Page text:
CMS further limits access to care for Medicaid and Medicare patients with cluster headaches by limiting sumatriptan (the second-line treatment) to “no more than 10 treatments per month.” However, cluster headaches happen several times a day, which can leave patients without pain relief pretty early in the month. Additionally, many Medicare-eligible patients can’t take sumatriptan anyway because of an increased risk of cardiovascular ischemia or stroke¹. What’s more, the inability to access home oxygen therapy led to more opioid prescriptions for cluster patients, despite the fact that these addictive drugs are not indicated nor effective in treating the condition.8

Even after receiving a diagnosis (which is often delayed or missed), many cluster headache patients face unnecessary pain because they lack affordable access to high-flow oxygen. For a disease considered to be one of the most painful conditions a human being can experience this ongoing battle for simple oxygen is unethical and life-threatening. 

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  1. Shapiro, R. E., MD, PhD. (n.d.). Alliance for Headache Disorders Advocacy [Letter written February 16, 2018 to Chairman Hatch and Ranking Member Wyden]. Retrieved July 16, 2020, from https://www.finance.senate.gov/imo/media/doc/Alliance%20for%20Headache%20Disorders%20Advocacy.pdf
  2. O’brien, M., Ford, J. H., Aurora, S. K., Govindan, S., Tepper, D. E., & Tepper, S. J. (2017). Economics of Inhaled Oxygen Use as an Acute Therapy for Cluster Headache in the United States of America [Abstract]. Headache: The Journal of Head and Face Pain, 57(9), 1416-1427. doi:10.1111/head.13167.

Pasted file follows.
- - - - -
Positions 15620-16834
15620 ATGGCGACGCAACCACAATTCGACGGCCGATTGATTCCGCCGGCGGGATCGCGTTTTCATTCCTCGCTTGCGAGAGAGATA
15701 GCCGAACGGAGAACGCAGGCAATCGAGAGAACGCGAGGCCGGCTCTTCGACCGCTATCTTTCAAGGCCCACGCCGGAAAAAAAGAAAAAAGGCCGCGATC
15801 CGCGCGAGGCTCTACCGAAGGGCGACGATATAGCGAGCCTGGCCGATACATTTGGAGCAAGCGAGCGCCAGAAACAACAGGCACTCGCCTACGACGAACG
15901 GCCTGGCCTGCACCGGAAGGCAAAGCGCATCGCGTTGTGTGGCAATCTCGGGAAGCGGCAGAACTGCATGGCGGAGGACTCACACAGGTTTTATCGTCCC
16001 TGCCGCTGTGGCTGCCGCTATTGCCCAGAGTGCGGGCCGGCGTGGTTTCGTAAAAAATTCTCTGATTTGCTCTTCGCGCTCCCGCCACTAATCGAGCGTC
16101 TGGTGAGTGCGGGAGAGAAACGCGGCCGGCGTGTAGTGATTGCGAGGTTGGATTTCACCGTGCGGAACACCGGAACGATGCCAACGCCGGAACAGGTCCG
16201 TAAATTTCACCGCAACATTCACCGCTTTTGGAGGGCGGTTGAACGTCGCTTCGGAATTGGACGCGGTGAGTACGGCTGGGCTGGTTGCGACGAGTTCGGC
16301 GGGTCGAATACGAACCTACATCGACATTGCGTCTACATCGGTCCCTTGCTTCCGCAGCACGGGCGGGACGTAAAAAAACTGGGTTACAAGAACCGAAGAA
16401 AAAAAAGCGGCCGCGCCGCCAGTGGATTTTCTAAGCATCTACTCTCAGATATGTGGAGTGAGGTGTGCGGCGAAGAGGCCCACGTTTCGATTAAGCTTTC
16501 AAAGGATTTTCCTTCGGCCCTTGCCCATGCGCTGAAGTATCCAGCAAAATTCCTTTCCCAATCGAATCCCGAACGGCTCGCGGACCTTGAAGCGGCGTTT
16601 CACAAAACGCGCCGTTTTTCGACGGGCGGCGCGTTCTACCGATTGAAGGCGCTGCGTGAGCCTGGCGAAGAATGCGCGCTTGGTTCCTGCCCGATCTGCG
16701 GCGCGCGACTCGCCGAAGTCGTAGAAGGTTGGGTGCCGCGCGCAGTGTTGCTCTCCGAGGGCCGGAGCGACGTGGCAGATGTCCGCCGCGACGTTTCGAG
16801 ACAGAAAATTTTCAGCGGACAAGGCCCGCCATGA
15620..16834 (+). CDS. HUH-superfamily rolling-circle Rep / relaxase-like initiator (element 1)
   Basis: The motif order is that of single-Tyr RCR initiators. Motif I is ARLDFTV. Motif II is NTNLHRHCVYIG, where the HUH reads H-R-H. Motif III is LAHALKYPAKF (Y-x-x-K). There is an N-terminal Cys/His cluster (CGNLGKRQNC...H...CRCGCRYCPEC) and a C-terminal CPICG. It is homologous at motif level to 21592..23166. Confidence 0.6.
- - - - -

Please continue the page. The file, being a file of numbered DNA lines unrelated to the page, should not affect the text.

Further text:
3. Decision Memorandum for Home Use of Oxygen to Treat Cluster Headache (Rep.). (2011, January 4). Retrieved July 16, 2020, from Centers for Medicaid and Medicare Services website: https://www.cms.gov/medicare-coverage-database/details/nca-decision-memo.aspx?NCAId=244&ver=5&NcaName=Home+Use+of+Oxygen+to+Treat+Cluster+Headache+
  4. Horton, B. T. (1952). Histaminic cephalgia. Lancet, Feb(72), 2nd ser., 92-98. doi:https://pubmed.ncbi.nlm.nih.gov/14908316/
  5. Robbins, M. S., Starling, A. J., Pringsheim, T. M., Becker, W. J., & Schwedt, T. J. (2016). Treatment of Cluster Headache: The American Headache Society Evidence-Based Guidelines. Headache: The Journal of Head and Face Pain, 56(7), 1093-1106. doi:10.1111/head.12866
  6. Healthwise Staff. (2019, November 19). Medicines for Cluster Headaches. Retrieved July 16, 2020, from https://www.cigna.com/individuals-families/health-wellness/hw/medical-topics/medicines-for-cluster-headaches-abk7653
  7. Brewer, E. (2020, July 14). RELIEF OUT OF REACH FOR PATIENTS WITH CLUSTER HEADACHE [Web log post]. Retrieved July 16, 2020, from https://instituteforpatientaccess.org/relief-out-of-reach-for-patients-with-cluster-headache/
  8. Choong, C. K., Ford, J. H., Nyhuis, A. W., Joshi, S. G., Robinson, R. L., Aurora, S. K., & Martinez, J. M. (2017). Clinical Characteristics and Treatment Patterns Among Patients Diagnosed With Cluster Headache in U.S. Healthcare Claims Data [Abstract]. Headache: The Journal of Head and Face Pain, 57(9), 1359-1374. doi:10.1111/head.13127
  9. Ridl, Scott. “What Is Medical Grade Oxygen and Why Is a Prescription Required?” Oxygen Concentrator Store Blog, 28 July 2020, www.oxygenconcentratorstore.com/blog/what-is-medical-grade-oxygen-and-why-do-i-need-an-rx/#:~:text=Welding%20oxygen%20is%20used%20in,during%20one%20type%20of%20welding.



Ashley S. Hattle has experienced episodic cluster headaches since 2007 and is a medical writer based in Southwest Michigan. She’s the award-winning author of Cluster Headaches: A Guide to Surviving One of the Most Painful Conditions Known to Man. Hattle is a passionate advocate for those living with cluster headache and other neurological disorders. Her episodic cluster headaches took over her life every six months for up to three months at a time, taking her away from school, work, friends, and family. After years of struggling to live with the condition, Hattle found Clusterbusters, a nonprofit dedicated to helping cluster headache patients, where she met her husband, who has chronic cluster headaches.
Hattle has given presentations at many conferences, including the American Headache Society Symposium, Mississippi Headache Symposium, Association of Migraine Disorders Symposium, and the Headache Cooperative of New England Annual Meeting. She has written for many publications online and in print on various topics, specializing in medical content.